October was cybersecurity month around the globe, but hackers didn’t know it. Cybercrimes continued to occur, data continued to leak, and companies continued to get hacked. Let’s talk about the events that happened while you were concentrating on other things.
Twelve people in Ukraine and Switzerland have been arrested for their suspected role in the attack on 1,800 companies globally. Just imagine, police officers from eight countries, including the FBI, were involved in the investigation. According to the news site The Record, the 12 people involved worked on the LockerGoga, MegaCortex, and Dharma platforms. The Europol Police Cooperative said the 12 men played various roles on the team. Some penetrated victim organizations, some moved within compromised networks, and others deployed malware.
The data of some of the world’s most powerful, rich, and famous people have leaked into the darknet after an attack on the exclusive British jewelry company Graff.
The data breach was probably committed by Conti, a Russian group supposedly based near St. Petersburg. They posted 69,000 confidential documents onto the dark web.
Conti is demanding a ransom of tens of millions of pounds to prevent further disclosure of confidential information.
According to the Mail on Sunday, documents including customer lists, invoices, receipts, and credit records, were stolen.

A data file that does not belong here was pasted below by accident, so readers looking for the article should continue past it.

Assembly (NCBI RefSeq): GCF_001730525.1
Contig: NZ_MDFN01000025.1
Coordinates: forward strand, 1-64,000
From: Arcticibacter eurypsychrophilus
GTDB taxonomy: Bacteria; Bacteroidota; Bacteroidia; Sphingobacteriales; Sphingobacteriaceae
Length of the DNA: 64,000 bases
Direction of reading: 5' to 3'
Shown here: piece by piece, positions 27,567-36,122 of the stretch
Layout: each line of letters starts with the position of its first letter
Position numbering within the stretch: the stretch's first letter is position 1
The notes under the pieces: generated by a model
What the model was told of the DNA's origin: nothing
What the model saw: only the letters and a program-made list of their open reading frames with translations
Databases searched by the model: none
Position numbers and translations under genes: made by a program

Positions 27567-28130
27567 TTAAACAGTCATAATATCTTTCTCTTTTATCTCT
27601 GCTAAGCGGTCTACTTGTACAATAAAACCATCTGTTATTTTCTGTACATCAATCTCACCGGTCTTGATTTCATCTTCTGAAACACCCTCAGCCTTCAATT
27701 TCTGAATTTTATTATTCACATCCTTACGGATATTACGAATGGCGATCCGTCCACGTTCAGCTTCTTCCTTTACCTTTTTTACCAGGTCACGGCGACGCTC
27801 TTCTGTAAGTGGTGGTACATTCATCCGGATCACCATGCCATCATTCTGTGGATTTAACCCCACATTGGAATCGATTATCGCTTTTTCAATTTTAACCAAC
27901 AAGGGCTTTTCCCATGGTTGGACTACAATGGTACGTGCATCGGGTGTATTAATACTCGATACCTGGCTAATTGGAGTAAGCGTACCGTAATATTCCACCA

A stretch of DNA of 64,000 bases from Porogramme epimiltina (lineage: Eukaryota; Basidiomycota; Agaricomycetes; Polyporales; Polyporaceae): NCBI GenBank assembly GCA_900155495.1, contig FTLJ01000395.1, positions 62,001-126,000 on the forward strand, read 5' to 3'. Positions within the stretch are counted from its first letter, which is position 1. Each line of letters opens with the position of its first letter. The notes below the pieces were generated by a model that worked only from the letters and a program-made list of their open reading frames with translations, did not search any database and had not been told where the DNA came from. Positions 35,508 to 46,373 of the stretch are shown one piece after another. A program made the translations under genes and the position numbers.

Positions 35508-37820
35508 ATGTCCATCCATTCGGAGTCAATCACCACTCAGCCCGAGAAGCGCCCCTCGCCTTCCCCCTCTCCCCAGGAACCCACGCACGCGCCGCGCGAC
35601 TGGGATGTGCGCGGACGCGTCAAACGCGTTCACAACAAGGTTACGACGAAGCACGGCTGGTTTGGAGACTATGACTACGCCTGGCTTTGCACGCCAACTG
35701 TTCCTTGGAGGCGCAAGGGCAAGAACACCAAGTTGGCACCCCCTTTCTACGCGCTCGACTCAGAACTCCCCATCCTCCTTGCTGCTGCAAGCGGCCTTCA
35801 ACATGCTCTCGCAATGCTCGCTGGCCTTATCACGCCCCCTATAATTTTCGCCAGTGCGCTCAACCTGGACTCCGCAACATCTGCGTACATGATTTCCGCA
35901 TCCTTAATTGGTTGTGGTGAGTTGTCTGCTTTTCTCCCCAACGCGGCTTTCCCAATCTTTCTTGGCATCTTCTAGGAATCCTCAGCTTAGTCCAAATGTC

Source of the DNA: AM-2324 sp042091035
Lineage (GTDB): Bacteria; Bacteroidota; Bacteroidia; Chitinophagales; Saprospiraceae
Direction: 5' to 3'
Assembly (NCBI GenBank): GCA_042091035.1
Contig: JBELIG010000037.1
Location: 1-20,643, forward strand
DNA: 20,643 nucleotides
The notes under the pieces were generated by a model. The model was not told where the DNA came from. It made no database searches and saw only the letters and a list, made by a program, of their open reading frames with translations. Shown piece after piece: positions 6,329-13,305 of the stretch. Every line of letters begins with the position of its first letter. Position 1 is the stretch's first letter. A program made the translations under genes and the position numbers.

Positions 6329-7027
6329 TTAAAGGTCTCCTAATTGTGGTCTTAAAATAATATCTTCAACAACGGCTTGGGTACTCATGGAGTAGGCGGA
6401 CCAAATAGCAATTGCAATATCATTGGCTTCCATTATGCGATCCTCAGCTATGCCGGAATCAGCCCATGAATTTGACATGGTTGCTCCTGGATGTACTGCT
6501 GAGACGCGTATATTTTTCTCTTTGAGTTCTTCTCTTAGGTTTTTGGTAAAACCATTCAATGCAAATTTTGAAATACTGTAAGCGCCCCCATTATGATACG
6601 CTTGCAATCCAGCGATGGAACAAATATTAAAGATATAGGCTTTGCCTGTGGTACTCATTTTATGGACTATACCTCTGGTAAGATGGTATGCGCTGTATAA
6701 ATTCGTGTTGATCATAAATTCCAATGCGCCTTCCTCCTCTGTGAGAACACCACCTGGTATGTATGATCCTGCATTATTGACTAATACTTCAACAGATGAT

Hackers are still taking advantage of people’s reluctance to get vaccinated against COVID-19. According to researchers at Kaspersky, scammers are selling fake Green Pass digital certificates for smartphones that confirm that the user has been vaccinated in Europe. It’s unclear how these fake digital certificates can fool the Green Pass system since certificates must have a digital signature to be valid. But this is further proof that developers creating vaccination verification applications should use better security practices.
Ransomware. The Toronto Transit Commission continues to recover from a ransomware attack that forced it to use a backup radio system to communicate with drivers. And in the U.S., Schreiber Foods is back on track after a ransomware attack forced it to shut down temporarily. ESET researchers warn companies that the Hive ransomware program can now encrypt Linux and FreeBSD servers.
Black Friday and Cyber Monday are coming up, but not everything is rosy. Security company Fortinet is already warning consumers to be on their guard. You should be particularly vigilant while using Amazon:
– With prices that are too good to be true.
– That is supposedly out of stock, such as PlayStation and Xbox game consoles.
Also, don’t be fooled into downloading a supposedly free Amazon gift card generator. It’s malware that aims to steal the victim’s money.
Minecraft players should also be alert. Experts warn against clicking and downloading files from so-called alternative or “alt” lists on Minecraft forums. There is evidence of ransomware spreading through Minecraft forums in Japan, infecting individuals. Hackers may have the idea of spreading ransomware in this way to other countries.